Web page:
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09.08.2018 | original article | Ausgabe 21-22/2018 Open Access

Wiener klinische Wochenschrift 21-22/2018

Prioritizing information topics for relatives of critically ill patients

Cross-sectional survey among intensive care unit relatives and professionals

Wiener klinische Wochenschrift > Ausgabe 21-22/2018
Magdalena Hoffmann, Anna K. Holl, Harald Burgsteiner, Philipp Eller, Thomas R. Pieber, Karin Amrein
Wichtige Hinweise

Electronic supplementary material

The online version of this article (https://​doi.​org/​10.​1007/​s00508-018-1377-1) contains supplementary material, which is available to authorized users.

Availability of data and material

The datasets used and/or analysed during the current study are available from the corresponding author on reasonable request.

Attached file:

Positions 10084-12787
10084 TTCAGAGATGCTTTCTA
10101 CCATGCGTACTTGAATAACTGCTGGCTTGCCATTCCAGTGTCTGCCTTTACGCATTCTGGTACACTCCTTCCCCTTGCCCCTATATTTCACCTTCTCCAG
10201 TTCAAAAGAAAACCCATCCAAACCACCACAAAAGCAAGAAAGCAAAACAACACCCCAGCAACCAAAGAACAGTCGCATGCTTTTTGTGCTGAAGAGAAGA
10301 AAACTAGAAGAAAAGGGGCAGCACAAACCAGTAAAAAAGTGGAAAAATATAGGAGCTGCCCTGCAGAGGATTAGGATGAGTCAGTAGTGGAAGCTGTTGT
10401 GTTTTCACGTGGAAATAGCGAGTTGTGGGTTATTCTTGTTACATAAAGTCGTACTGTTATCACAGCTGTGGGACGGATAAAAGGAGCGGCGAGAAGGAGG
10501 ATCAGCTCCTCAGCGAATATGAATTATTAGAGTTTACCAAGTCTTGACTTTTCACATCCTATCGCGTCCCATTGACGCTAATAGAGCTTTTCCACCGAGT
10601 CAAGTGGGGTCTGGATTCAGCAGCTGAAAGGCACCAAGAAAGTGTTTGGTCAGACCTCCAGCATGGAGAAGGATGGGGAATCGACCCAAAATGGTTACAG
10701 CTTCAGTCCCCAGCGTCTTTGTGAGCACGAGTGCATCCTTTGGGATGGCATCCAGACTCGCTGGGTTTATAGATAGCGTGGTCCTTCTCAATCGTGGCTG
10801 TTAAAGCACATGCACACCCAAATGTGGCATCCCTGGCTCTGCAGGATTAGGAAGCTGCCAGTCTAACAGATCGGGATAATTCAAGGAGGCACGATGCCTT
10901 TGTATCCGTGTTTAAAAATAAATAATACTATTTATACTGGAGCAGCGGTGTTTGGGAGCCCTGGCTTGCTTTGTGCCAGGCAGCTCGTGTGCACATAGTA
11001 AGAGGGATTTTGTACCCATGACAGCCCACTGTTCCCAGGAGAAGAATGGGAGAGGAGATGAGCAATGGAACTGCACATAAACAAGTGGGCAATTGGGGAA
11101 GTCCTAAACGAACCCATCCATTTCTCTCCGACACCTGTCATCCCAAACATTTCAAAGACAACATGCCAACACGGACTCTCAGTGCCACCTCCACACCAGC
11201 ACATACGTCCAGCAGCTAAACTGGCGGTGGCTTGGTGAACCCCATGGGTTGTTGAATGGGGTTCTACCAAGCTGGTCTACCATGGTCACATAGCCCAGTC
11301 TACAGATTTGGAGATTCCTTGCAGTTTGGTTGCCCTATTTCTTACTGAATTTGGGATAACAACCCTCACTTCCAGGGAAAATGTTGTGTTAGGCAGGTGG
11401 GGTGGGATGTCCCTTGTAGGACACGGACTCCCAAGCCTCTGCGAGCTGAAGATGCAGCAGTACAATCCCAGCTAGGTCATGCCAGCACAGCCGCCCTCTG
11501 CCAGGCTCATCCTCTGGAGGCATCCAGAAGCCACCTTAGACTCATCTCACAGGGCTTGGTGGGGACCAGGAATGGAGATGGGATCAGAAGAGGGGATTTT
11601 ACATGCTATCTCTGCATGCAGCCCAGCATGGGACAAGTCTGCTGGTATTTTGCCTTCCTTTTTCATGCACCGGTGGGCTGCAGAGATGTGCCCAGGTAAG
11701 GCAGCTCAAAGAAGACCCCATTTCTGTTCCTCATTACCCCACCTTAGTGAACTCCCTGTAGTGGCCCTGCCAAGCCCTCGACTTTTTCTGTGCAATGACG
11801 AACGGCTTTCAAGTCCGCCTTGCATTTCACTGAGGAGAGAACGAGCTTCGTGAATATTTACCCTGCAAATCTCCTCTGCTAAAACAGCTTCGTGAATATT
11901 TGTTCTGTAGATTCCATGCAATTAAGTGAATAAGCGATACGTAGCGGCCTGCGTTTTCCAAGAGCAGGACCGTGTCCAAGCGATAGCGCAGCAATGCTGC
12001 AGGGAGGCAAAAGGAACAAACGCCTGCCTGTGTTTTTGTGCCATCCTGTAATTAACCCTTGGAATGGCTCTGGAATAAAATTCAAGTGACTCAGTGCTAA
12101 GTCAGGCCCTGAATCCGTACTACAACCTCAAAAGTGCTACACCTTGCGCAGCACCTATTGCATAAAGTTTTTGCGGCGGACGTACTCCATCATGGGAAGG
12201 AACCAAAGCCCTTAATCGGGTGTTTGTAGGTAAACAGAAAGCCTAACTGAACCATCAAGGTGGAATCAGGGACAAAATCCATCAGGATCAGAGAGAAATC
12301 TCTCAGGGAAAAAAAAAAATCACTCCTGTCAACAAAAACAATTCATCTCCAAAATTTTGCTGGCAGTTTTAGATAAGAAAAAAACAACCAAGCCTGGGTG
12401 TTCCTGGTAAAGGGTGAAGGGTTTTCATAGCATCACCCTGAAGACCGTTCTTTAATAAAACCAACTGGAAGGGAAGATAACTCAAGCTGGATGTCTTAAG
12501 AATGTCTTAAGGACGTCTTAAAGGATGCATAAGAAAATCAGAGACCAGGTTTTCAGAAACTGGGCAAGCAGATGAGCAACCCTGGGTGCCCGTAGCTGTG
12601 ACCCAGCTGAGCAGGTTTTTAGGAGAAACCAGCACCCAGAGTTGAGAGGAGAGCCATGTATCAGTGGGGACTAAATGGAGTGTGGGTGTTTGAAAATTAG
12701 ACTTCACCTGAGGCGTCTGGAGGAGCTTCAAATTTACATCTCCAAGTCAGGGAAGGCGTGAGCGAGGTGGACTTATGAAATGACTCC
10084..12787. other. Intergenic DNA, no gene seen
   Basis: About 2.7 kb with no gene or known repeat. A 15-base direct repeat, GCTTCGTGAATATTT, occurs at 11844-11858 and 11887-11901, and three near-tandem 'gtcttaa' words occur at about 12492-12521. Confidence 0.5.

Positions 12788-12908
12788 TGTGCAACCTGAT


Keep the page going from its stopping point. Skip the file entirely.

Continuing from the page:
A patient’s admission to an intensive care unit (ICU) has a significant impact on family members and other relatives. In order for them to be able to cope with such a stressful situation, the availability of appropriate understandable and accessible information is crucial. The information asymmetry between relatives and medical professionals may adversely affect satisfaction of relatives and their risk of subsequent anxiety, depression and stress symptoms. The aim of this study was therefore to understand which topics are most important to the relatives of ICU patients and to quantify the perceptions of medical professionals regarding the information needs of relatives. A cross-sectional survey was conducted in 2015. The survey had 42 questions, such as ‘diagnosis’, ‘treatment’, ‘comfort’, ‘family’ and ‘end of life’. In total, the survey was handed out to four different groups. A total of 336 persons answered the survey (26 relatives, 28 ICU physicians, 202 ICU nurses and 80 ICU medical professionals in a closed Facebook© group [Facebook, Menlo Park, California, USA]). Relatives ranked the five most important topics as follows: ‘recent events (crisis)’, ‘my participation’, ‘contamination in hospital’, ‘physical pain’, and ‘probability’. Several significant differences (p<0.001) were detected, for example for the topics fever, medication, recent events (crisis), appointments, relapse, and investigations. Even the topic with the lowest ranking (religion) had a score of 3.15 (min. 1.00, max. 5.00) among relatives. The ICU professionals appear to have divergent opinions regarding the most important topics for ICU relatives as compared to relatives themselves.

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